Plausible deniability

    The data is stored on your drive to be decrypted by someone, so someone with the key that was used to encrypt it can decrypt it.

    Yes, but since the holder of the encrypted data doesn't know how to decrypt it, he can't comply even with a legally binding subpoena.

    Truecrypt includes an interesting plausible deniability feature making it possible to hide a smaller volume within a larger volume.
    If the government tells you to decrypt, you can decrypt the larger volume and deny the smaller hidden volume exists. The only way arouned encryption is banning it or making the mere use of it illegal.


    Maybe a Swedish ISP can store data, encrypt it, and periodically delete the key after storing the data and come up with a new key to again store the data, encrypt it, and after a week or so delete it and come up with a new key. That might work, until new laws are passed that prohibit such practice.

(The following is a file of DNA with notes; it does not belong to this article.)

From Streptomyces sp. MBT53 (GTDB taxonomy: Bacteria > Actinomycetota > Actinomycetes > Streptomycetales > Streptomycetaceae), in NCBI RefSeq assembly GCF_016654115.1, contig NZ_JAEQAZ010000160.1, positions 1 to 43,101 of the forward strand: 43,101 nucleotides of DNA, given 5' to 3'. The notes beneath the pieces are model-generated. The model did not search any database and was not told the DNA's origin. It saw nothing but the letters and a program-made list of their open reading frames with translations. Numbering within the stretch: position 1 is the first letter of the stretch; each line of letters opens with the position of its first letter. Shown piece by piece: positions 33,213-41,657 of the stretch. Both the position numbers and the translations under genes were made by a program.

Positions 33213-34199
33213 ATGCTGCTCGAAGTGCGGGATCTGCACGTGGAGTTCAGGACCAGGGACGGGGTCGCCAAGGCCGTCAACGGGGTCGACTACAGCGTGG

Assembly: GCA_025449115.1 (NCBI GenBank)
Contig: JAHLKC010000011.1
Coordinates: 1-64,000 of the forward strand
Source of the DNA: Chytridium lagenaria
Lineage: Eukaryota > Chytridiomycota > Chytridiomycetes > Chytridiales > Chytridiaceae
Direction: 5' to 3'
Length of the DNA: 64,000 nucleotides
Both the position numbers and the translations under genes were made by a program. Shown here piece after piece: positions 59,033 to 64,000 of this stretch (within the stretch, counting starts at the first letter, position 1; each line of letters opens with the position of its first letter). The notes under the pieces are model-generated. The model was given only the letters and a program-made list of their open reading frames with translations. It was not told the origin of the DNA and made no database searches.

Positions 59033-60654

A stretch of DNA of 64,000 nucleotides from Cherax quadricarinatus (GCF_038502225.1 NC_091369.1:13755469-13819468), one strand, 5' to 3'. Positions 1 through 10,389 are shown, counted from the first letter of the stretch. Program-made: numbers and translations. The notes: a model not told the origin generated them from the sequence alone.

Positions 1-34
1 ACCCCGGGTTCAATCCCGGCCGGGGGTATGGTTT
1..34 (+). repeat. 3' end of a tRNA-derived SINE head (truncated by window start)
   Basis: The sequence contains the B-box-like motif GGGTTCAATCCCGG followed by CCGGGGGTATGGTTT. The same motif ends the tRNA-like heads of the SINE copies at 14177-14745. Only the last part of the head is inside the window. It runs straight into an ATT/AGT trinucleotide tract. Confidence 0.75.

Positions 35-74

Sure, and then the users switch to opensource encryption software. Criminals could set up their own private VPNs over 'the internet, and ISP logs would prove only that customer a and b had a connection to each other over port xxx. If enough people adopt strong end-to-end encryption, logging all traffick becomes rather useless. The EC directive only requires the retention of a narrow category of identifying information email, http, port number and Ip address but not the contents of the communication. The data retention directive is already controversial, and the commission might well suggest a shortening of the retention time.

    Sweden only passed the data retention law because it had to.

     

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  71.  
    identicon
    Anonymous, Jan 29th, 2011 @ 2:28pm

    Re: Gun analogy

    No, unfortunately you are wrong.
    Obscuring the serial number is itself a crime without any nexus to the seller knowing that the firearm is going to be used in the commission of a crime.
    So a gun retailer caring about privacy of its customers commits a crime if he helps them make their firearms untraceable to the government.

    The untraceable firearms kill people is unfortunately very close to the untraceable internet use facilitates crime argument.

    Of course Tam is also against the Second Amendment and effective self-defense.

     

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  72.  
    identicon
    Anonymous Coward, Jan 29th, 2011 @ 4:08pm

    The pirate box